New Historicism


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New Historicism

n.
A theory or method of literary criticism that advocates the examination of a text within the historical, social, and cultural context in which it was produced.

New Historicist n. & adj.
American Heritage® Dictionary of the English Language, Fifth Edition. Copyright © 2016 by Houghton Mifflin Harcourt Publishing Company. Published by Houghton Mifflin Harcourt Publishing Company. All rights reserved.
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It draws on Western philosophers, Chinese theorists, and theorists of critical theory, new historicism, and cultural studies, in addition to narratologists, to analyze how the writers manipulate dark moods and limit-situations like death and suffering, along with other motifs, to illustrate the historical authenticity and transcendent truth in their fiction.
Furthermore, the vast body of older critiques of new historicism and cultural materialism are virtually untouched.
The essays focus on theory from several postmodern perspectives (gender studies, postcolonial studies, poststructuralism, new historicism).
For example, after New Historicism became dominant in America in the 1980s, Belsey often nipped at its heels, critiquing its assumptions about culture and history and proposing a critical practice less invested in thick description or in the kind of archive positivism into which historical work has increasingly declined.
Harvard professor and literary historian Stephen Greenblatt is a pioneer of New Historicism and the author of Will in the World: How Shakespeare Became Shakespeare (*** SELECTION Nov/Dec 2004).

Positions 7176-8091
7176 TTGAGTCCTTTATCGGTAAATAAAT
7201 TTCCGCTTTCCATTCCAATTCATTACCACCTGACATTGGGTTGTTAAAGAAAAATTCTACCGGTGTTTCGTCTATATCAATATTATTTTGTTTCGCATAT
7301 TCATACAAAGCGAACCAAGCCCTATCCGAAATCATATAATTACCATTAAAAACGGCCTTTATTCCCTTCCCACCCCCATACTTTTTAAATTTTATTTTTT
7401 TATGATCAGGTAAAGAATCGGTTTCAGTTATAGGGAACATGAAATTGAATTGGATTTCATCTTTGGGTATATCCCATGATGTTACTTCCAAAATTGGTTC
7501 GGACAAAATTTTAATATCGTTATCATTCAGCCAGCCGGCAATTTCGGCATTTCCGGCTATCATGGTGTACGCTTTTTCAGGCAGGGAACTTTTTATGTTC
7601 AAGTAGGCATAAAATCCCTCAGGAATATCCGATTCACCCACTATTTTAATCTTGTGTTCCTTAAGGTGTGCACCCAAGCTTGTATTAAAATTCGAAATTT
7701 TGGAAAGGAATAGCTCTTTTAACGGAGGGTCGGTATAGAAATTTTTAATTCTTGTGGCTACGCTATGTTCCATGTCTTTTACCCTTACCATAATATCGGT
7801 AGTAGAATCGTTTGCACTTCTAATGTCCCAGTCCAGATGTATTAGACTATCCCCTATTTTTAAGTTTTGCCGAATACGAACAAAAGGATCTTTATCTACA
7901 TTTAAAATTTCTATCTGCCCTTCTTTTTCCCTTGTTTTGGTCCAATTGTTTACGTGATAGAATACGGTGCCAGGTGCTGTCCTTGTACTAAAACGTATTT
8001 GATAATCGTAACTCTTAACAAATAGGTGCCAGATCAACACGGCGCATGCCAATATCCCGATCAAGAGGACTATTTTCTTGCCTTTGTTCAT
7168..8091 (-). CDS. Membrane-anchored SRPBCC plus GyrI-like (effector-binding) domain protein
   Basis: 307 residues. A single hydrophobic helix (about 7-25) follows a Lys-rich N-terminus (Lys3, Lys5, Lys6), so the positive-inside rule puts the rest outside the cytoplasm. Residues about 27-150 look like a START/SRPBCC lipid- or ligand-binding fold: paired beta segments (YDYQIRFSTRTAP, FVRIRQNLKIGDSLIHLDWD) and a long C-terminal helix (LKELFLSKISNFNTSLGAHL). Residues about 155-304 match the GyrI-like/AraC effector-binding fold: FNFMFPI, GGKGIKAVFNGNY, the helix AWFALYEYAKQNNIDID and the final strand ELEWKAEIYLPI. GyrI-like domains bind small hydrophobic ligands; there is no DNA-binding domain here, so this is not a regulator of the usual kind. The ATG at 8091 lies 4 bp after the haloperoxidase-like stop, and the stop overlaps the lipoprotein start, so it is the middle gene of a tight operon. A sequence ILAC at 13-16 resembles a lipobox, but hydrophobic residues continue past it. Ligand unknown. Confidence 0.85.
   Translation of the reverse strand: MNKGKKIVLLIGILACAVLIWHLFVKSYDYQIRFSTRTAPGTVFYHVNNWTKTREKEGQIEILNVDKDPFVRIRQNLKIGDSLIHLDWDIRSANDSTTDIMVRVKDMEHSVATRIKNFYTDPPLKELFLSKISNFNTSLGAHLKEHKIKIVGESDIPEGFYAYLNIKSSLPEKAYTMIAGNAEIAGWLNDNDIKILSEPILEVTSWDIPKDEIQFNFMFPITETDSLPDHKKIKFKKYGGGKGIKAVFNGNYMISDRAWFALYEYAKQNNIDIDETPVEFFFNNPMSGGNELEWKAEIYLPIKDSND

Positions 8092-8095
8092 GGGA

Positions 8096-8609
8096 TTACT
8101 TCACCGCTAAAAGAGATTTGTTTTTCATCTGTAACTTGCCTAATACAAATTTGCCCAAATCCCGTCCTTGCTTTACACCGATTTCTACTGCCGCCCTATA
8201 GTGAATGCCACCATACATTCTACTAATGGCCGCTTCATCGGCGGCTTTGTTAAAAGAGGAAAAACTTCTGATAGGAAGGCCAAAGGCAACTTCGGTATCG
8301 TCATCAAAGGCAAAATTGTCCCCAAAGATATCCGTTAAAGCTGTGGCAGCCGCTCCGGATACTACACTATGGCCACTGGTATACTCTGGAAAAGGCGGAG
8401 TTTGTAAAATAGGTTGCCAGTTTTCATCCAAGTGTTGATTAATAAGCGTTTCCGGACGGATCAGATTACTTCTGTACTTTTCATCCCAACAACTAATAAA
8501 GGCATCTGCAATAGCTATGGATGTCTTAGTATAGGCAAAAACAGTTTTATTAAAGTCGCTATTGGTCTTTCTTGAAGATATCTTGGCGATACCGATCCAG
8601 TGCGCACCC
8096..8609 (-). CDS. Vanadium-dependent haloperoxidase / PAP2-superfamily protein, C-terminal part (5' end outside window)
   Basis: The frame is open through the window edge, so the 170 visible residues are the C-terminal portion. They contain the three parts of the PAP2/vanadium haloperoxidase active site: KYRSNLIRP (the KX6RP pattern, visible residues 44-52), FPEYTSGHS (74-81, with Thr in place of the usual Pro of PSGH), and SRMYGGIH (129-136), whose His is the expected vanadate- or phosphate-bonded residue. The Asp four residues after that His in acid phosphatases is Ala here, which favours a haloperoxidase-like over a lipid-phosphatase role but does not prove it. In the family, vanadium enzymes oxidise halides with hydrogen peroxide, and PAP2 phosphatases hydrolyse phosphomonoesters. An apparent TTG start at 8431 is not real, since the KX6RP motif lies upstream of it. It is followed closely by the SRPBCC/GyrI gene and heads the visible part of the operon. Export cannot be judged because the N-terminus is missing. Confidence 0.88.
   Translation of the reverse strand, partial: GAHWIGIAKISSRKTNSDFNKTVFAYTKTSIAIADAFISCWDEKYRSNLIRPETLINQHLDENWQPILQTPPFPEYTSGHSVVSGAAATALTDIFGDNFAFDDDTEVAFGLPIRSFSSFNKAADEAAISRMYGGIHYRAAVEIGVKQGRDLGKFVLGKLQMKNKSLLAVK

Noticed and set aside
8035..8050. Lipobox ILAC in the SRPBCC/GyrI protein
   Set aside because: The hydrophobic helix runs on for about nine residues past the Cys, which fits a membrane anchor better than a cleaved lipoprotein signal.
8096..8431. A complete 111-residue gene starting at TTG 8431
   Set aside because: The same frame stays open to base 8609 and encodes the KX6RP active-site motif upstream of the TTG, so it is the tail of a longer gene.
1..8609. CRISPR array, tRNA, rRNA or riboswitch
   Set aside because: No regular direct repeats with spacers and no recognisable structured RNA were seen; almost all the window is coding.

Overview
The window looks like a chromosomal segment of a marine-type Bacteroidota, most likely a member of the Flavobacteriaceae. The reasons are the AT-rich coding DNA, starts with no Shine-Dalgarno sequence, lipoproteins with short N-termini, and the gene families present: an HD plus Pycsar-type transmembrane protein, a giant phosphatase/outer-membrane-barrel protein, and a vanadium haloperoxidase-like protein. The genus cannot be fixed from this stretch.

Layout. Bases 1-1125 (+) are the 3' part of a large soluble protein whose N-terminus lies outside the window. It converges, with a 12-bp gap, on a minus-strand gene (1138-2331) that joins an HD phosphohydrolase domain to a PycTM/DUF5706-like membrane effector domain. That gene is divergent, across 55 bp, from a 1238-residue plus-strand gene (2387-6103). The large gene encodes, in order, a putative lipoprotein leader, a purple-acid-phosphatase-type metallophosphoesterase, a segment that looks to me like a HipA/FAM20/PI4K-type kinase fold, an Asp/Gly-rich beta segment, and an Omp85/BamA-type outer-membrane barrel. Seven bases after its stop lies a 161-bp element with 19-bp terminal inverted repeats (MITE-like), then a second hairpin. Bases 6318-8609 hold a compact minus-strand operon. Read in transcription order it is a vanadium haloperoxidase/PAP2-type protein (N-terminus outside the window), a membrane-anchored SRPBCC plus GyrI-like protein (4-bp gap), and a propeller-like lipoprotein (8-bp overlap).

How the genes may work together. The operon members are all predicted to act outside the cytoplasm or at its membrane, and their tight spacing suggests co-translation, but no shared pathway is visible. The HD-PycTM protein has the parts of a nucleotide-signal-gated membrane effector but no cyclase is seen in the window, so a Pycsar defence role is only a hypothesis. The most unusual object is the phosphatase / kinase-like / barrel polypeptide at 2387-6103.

Stone's thesis seeks to reinvigorate a discussion about psychoanalysis and new historicism as methods of reading gender in Shakespeare.
A slender but significant collection of thoughtful and, at times, quite personal essays, this exemplary survey of New Historicism's intimate encounter with Romantic literature arrives at a good moment for methodological introspection.
His "formalist" interests--not to mention his interest in "myth," whatever that is, and the Bible and the canon--are hardly valued by the approach that now dominates English studies, which is New Historicism (variants in gender/postcolonial/cultural studies).
While the "old historicism" is out of fashion, the "New Historicism" has risen to take its place (the ideological study of history and culture as a matrix of the struggle for power and domination a la Foucault, Greenblatt, et al).
In literary theory, this exact combination is integral to the field of new historicism, which seizes on Michel Foucault's famous notion of invisible disciplinary powers to propose an omnipresent saturation of authority made legible even, if not especially, in supposedly illicit conduct.
For example, he announces that he intends to "eschew the bread and butter of new historicism," namely, Gallagher and Greenblatt's "'the single voice, the isolated scandal, the idiosyncratic vision [and] the transient sketch'"(5), so that he may pursue more holistic readings.
As Renaissance Studies frees itself from the New Historicism, it is bound to cast some backward glances at the texts that captivated it with that way of thinking about the past.